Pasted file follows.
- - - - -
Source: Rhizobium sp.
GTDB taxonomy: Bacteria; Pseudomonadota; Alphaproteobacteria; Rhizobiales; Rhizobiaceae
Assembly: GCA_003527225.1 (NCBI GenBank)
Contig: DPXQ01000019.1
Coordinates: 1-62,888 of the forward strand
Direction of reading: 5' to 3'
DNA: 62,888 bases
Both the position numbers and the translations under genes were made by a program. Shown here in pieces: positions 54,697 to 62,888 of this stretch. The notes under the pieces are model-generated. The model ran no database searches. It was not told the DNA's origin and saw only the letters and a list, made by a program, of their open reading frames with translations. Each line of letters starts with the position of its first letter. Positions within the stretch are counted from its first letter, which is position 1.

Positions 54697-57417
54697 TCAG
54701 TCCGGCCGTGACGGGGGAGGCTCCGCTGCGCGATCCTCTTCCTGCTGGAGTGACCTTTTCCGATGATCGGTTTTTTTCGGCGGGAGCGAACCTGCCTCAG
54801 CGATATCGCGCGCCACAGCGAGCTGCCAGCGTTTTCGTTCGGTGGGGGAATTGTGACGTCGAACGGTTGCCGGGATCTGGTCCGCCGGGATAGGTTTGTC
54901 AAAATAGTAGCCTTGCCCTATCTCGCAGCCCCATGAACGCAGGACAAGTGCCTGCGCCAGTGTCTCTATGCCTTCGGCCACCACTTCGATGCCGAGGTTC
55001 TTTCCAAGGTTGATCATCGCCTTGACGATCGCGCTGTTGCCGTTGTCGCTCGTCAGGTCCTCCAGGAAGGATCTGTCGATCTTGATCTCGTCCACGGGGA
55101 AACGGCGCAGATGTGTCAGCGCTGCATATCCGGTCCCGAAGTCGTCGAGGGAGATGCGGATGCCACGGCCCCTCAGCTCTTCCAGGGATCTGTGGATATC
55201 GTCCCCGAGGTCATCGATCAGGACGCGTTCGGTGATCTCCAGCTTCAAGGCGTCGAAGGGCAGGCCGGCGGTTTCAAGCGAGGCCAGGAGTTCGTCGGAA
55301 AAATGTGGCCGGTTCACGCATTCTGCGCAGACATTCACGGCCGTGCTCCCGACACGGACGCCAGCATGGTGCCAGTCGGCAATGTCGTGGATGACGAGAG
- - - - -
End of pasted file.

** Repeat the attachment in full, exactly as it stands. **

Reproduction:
Source: Rhizobium sp.
GTDB taxonomy: Bacteria; Pseudomonadota; Alphaproteobacteria; Rhizobiales; Rhizobiaceae
Assembly: GCA_003527225.1 (NCBI GenBank)
Contig: DPXQ01000019.1
Coordinates: 1-62,888 of the forward strand
Direction of reading: 5' to 3'
DNA: 62,888 bases
Both the position numbers and the translations under genes were made by a program. Shown here in pieces: positions 54,697 to 62,888 of this stretch. The notes under the pieces are model-generated. The model ran no database searches. It was not told the DNA's origin and saw only the letters and a list, made by a program, of their open reading frames with translations. Each line of letters starts with the position of its first letter. Positions within the stretch are counted from its first letter, which is position 1.

Positions 54697-57417
54697 TCAG
54701 TCCGGCCGTGACGGGGGAGGCTCCGCTGCGCGATCCTCTTCCTGCTGGAGTGACCTTTTCCGATGATCGGTTTTTTTCGGCGGGAGCGAACCTGCCTCAG
54801 CGATATCGCGCGCCACAGCGAGCTGCCAGCGTTTTCGTTCGGTGGGGGAATTGTGACGTCGAACGGTTGCCGGGATCTGGTCCGCCGGGATAGGTTTGTC
54901 AAAATAGTAGCCTTGCCCTATCTCGCAGCCCCATGAACGCAGGACAAGTGCCTGCGCCAGTGTCTCTATGCCTTCGGCCACCACTTCGATGCCGAGGTTC
55001 TTTCCAAGGTTGATCATCGCCTTGACGATCGCGCTGTTGCCGTTGTCGCTCGTCAGGTCCTCCAGGAAGGATCTGTCGATCTTGATCTCGTCCACGGGGA
55101 AACGGCGCAGATGTGTCAGCGCTGCATATCCGGTCCCGAAGTCGTCGAGGGAGATGCGGATGCCACGGCCCCTCAGCTCTTCCAGGGATCTGTGGATATC
55201 GTCCCCGAGGTCATCGATCAGGACGCGTTCGGTGATCTCCAGCTTCAAGGCGTCGAAGGGCAGGCCGGCGGTTTCAAGCGAGGCCAGGAGTTCGTCGGAA
55301 AAATGTGGCCGGTTCACGCATTCTGCGCAGACATTCACGGCCGTGCTCCCGACACGGACGCCAGCATGGTGCCAGTCGGCAATGTCGTGGATGACGAGAG